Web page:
Sierra Leone Aims to Join OGP After Passing FOI Bill

24 October 2013

Sierra Leone is hoping to join the Open Government Partnership soon and is pushing through a freedom of information bill in order to qualify for membership, according to informed sources.

A bill will pass on Oct. 29, a top overnment official told

That timing would coincide with the OGP annual meeting in London Oct. 31-Nov. 1.

The sudden push to pass a law was announced several weeks ago, surprising activists. The campaign for FOI legislation has been under way for a decade and lately the signs had been negative. (See previous report.) Another factor encouraging Sierrra Leone to pass a FOI law is a desire to qualify for the U.S. aid program, the Millennium Challenge Corporation, according to an informed source.

The bill was discussed at an Oct. 17 pre-legislative conference, according to a detailed report by Poindexter Sama in Awoka. Although some exemptions and the structure of the informaiton commission were subjected to criticisms, the bill has basically received favorable reviews from activists.

Scoring OGP Membership Points

Passing a FOI law will bump Sierra Leone over the threshold to join the OGP.

Countries must score 12 on the 16-point OGP eligibility scale. Sierra Leone was considered three points short.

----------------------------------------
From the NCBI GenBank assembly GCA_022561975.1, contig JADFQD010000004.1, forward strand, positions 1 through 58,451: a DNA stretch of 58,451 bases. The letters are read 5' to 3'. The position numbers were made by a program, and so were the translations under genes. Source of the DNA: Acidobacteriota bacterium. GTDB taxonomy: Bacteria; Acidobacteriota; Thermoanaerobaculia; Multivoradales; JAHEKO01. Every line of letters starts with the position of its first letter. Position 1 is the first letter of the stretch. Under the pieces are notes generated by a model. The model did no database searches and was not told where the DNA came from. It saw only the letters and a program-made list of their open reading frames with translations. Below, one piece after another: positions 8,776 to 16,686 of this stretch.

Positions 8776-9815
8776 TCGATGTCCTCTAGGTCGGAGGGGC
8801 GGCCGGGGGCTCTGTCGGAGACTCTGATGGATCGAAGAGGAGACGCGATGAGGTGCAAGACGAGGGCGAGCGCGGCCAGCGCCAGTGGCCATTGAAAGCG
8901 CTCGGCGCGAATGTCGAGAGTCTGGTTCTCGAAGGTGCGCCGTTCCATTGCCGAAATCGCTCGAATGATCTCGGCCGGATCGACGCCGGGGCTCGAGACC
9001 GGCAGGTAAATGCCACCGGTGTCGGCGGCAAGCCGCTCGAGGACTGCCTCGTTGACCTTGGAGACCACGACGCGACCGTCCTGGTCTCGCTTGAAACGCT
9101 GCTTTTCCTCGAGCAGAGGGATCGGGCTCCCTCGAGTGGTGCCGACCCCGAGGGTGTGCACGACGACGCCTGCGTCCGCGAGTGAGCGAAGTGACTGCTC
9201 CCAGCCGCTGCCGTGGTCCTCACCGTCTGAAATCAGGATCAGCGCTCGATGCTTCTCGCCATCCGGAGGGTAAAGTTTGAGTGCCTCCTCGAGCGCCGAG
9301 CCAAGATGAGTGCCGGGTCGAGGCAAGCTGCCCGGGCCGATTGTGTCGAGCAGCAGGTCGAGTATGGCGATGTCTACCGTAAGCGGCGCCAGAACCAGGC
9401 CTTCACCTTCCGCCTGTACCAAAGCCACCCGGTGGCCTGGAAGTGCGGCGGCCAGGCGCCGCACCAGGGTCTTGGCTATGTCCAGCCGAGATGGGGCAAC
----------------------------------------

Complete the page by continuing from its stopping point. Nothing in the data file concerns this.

Under the OGP system, four points are awarded to countries with access to information laws in place, three points if there’s a constitutional provision guaranteeing access to information, and one point if a draft access to information law is under consideration.

While FOI activists are pleased with the impending passage of what regard of a pretty good bill, there has been a recent controversy over perceived government threats against civil society.

Fifty CSOs sent a letter Oct. 13 protesting an Oct. 3 press statement issued by the Office of President after one group called for a minister to resign unless potholes were improved in three months.

The government responded by saying the criticism was “mischievous and a form of moral blackmail which will not be tolerated.”

The CSOs responded, “We believe this press statement is a first attempt to not only hinder and muzzle the space of civil society, but to arrogate to State House the powers to determine and curtail freedom of association and expression.”

An index unrelated to the OGP, the Mo Ibrahim Index 2013, shows that Sierra Leone has the largest 6-year (2007-2013) improvement in accountability with +14.9 score. The index statistically measures increase or decline in governance in Africa. Sierra Leone ranks 31 out of 52 countries in Africa.

61 or 62

Sierra Leone could become the 61st or 62nd OGP member.

New Zealand Prime Minister John Keyes Sept. 19 said his country wants to join, but has not submitted the requisite letter of intent. (See previous article.)

OGP membership reached 6o in July when Malawi joined. (See previous report).

President Obama on March 28 met with the heads of state of four African countries – Cape Verde, Malawi, Senegal and Sierra Leone – indicating afterwards that all four hope to join the OGP. (See previous report.) At the time, it was said that Sierra Leone needed three more points to qualify

There are 85 countries on the OGP list of qualified countries. Other 2013 sign-ons were Australia and Ireland. Russia in May became the first member nation to withdraw its membership.

According to a tally in December, 2012, 16 of the then 58 OGP members had the highest score they could have achieved on the OGP eligibility criteria,

All reports on the OGP are here.

Be Sociable, Share!


Filed under: What's New